Navigating Stage-Appropriate Quality System Design

Originally Published as a MassBio Guest Blog

Our emerging biotech and biopharma clients often request support from our skilled consultants and practitioners to develop a “Stage-Appropriate cGMP Quality System.” However, we find that they are often not fully aware of what “stage-appropriate” means or what it looks like. They know they don’t need a quality system as comprehensive as what is in place at other large commercial companies (or as large as the one they remember from their last company), but they’re not sure what to trim or where to focus the initial quality management system controls.

Tailor Quality System design to the development stage of your life science company.
Rao Maddula is a skilled QA practitioner with 30+ years of experience in Quality for biologics and pharmaceuticals. He supports advancement from Phase 1 through late-stage development and product commercialization. Gauri Tawde consults primarily with emerging biopharma clients to improve operational processes and quality systems.

What Is a Stage-Appropriate Quality System?

A “stage-appropriate quality system” emphasizes the critical quality system attributes required during each phase of a company’s product lifecycle. It is designed with an understanding that the strategies for managing quality change over time as a company progresses from one phase to the next. Thus, the initial setup of the quality system needs the flexibility to accommodate changing requirements and incorporate new guidelines to achieve and maintain cGMP compliance.

Quality System Development at Each Major Stage

Preclinical Stage

During the preclinical stage (which includes both R&D and toxicity studies), cGMP quality system requirements do not apply in the strictest sense. Companies are concurrently working to develop animal models and an optimized formulation(s). Therefore, companies need only Quality functions and controlled documentation for developed technology, sufficient to support entry into human clinical trials. For many of our innovator clients, the focus at this stage should emphasize documentation capturing the knowledge gained from early experiments and decisions that were made.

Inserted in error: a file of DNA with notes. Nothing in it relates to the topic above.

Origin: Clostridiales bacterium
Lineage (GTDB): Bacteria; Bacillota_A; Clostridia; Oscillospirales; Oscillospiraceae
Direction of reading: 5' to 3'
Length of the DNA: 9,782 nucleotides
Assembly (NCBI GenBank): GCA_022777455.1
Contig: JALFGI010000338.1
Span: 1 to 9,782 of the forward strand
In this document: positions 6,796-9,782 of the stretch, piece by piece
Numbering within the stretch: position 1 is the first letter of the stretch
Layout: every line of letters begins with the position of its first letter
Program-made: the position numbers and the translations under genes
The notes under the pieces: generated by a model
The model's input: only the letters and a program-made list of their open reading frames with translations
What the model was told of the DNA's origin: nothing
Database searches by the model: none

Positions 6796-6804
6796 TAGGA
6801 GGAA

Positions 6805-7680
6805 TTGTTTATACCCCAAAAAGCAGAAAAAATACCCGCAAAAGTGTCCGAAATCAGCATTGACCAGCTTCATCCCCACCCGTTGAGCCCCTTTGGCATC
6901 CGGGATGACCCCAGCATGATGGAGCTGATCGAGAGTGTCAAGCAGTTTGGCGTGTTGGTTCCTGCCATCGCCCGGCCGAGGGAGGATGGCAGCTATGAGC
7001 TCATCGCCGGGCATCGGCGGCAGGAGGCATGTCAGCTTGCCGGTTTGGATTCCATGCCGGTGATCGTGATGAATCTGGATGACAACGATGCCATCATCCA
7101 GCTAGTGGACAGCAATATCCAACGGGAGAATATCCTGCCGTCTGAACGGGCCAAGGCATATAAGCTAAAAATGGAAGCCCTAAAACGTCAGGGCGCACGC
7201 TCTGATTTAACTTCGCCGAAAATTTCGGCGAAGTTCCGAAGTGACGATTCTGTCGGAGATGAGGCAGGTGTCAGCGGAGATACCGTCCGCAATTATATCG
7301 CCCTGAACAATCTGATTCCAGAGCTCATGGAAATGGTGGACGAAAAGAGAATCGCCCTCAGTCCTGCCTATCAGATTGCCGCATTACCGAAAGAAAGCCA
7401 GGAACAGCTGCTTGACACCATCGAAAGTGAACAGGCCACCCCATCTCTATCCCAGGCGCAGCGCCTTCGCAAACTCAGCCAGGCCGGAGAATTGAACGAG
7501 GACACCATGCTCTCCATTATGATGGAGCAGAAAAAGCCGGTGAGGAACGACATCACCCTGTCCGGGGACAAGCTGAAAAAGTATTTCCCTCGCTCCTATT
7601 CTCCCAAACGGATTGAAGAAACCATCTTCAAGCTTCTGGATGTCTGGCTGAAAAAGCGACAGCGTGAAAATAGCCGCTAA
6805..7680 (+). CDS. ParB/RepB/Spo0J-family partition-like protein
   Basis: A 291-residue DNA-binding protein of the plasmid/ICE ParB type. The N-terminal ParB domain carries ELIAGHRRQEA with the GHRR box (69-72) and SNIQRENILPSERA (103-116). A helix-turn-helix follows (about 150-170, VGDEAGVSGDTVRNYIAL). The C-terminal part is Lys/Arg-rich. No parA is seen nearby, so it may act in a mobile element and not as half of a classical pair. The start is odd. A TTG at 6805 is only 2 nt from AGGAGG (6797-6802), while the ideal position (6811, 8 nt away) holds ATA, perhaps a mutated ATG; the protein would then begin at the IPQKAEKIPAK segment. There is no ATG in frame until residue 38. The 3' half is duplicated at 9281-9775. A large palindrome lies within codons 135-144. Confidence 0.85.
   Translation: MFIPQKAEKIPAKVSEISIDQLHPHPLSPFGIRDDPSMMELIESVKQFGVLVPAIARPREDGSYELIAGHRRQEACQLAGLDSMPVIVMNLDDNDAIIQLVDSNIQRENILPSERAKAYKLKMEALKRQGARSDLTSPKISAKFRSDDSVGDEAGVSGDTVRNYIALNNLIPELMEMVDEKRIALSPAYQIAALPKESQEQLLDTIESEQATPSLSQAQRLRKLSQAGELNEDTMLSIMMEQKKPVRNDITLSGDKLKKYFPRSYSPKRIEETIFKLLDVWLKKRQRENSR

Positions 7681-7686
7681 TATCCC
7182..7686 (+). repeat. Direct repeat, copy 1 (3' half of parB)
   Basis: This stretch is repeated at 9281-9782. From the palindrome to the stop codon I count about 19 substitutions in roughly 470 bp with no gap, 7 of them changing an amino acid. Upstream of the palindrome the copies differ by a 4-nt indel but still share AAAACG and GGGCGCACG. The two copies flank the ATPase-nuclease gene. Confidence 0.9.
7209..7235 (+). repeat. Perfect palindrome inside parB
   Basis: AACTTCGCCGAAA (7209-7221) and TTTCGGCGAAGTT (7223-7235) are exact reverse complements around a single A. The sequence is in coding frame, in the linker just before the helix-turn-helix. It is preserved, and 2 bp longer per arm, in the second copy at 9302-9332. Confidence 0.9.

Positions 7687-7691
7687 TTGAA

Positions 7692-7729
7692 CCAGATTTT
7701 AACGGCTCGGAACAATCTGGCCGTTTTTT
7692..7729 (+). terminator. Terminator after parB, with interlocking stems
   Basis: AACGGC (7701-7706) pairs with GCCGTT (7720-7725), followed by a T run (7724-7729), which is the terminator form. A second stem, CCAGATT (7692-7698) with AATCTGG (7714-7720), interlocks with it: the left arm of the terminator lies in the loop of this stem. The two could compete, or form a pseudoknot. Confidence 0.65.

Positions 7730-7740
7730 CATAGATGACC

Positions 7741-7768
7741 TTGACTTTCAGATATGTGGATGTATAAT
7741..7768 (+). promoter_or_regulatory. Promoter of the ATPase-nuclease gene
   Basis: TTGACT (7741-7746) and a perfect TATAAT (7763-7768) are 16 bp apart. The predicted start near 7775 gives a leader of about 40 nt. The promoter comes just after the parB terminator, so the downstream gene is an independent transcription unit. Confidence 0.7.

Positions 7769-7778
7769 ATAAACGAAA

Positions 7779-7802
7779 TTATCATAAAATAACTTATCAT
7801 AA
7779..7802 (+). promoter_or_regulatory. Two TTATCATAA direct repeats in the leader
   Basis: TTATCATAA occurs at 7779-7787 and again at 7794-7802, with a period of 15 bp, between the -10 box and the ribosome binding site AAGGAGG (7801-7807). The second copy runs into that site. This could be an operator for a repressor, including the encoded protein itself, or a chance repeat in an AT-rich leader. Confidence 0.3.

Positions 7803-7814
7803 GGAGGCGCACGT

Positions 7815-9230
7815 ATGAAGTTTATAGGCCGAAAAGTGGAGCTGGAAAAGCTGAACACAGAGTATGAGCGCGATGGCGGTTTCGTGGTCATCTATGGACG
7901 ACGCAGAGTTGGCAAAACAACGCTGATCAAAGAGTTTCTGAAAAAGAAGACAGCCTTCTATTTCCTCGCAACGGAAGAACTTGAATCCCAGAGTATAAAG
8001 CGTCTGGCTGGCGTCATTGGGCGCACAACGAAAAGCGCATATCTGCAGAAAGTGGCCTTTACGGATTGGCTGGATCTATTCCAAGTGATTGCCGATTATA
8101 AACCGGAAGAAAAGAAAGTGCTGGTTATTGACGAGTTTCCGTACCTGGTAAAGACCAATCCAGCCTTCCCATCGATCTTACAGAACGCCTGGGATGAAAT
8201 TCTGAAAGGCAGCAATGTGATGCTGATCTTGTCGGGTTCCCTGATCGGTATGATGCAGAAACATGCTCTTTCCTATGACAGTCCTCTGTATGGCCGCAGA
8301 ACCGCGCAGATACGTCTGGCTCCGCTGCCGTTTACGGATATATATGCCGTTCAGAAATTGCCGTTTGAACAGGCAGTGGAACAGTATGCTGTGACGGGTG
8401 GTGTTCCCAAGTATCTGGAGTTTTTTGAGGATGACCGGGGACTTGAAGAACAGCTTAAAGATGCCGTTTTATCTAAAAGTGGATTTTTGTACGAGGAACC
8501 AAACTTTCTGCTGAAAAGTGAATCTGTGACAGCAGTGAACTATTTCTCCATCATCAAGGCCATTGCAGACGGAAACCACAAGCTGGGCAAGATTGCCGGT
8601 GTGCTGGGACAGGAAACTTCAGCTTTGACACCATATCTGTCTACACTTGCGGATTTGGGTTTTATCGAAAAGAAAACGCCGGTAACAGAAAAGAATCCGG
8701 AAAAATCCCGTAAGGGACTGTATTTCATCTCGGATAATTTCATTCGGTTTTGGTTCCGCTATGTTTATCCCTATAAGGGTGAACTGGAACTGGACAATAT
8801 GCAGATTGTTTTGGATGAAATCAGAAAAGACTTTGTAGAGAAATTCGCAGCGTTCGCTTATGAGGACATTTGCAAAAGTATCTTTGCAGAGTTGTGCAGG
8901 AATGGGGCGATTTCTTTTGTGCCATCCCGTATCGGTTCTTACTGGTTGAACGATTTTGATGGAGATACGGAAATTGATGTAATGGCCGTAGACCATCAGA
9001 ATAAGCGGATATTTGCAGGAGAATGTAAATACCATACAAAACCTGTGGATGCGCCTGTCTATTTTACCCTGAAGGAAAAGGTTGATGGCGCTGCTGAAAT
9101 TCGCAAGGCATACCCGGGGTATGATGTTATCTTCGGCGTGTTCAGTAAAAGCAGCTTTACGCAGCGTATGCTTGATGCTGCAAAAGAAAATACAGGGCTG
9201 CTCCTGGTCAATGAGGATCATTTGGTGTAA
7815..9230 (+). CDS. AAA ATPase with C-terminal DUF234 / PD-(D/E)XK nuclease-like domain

Clinical Stage (Phase 1 & 2)

As a company moves to clinical trials, focus for the quality system should shift towards establishing adequate controls for the critical quality attributes (CQAs) selected to manufacture the GMP product. This ensures product quality and patient safety. Development of detailed batch records with in-process controls and acceptance criteria is an important step, as are procedures for addressing deviations, investigations, CAPAs and other non-conformances. This is also the time to introduce a well-defined change management procedure at all GMP manufacturing facilities, and to establish a formal quality assurance unit that takes a more active role in directing investigations and approving CAPAs.

Commercial Stage (Phase 3 & Beyond)

Priority shifts again when companies enter Phase 3 clinical trials that lead to commercialization – this time a shift to risk-assessed quality management. Developing a formal change control program is an important step for assessing and eliminating risks to product quality and patient safety because changes will need implementation. Companies must also ensure that manufacturing processes, PPQ batches, and analytical methods are fully validated. They should empower the Quality unit to function independently of production/operations and include oversight of both QA and quality control (QC) responsibilities. As products progress towards commercialization and launch, organizations should also add procedures for addressing customer complaints, market incidents, and product recalls.

Key Takeaways

One size doesn’t fit all!

Design your quality system to address the challenges specific to your company’s current stage. Review and enhance the quality system as the company transitions from one phase of development to the next to achieve cGMP compliance at every stage.

  • During preclinical activities and moving to the clinic, the earliest versions of a stage-appropriate quality system focus on documenting the knowledge you develop and the rationale behind your decisions.
  • Next, during Phase 1 & 2, the quality system evolves to support entry into the clinic with an emphasis on control of CQAs to ensure product quality and patient safety.
  • As companies approach Phase 3 and commercialization, revise your quality system to focus on manufacturing consistency and the management and control of risks to patient safety.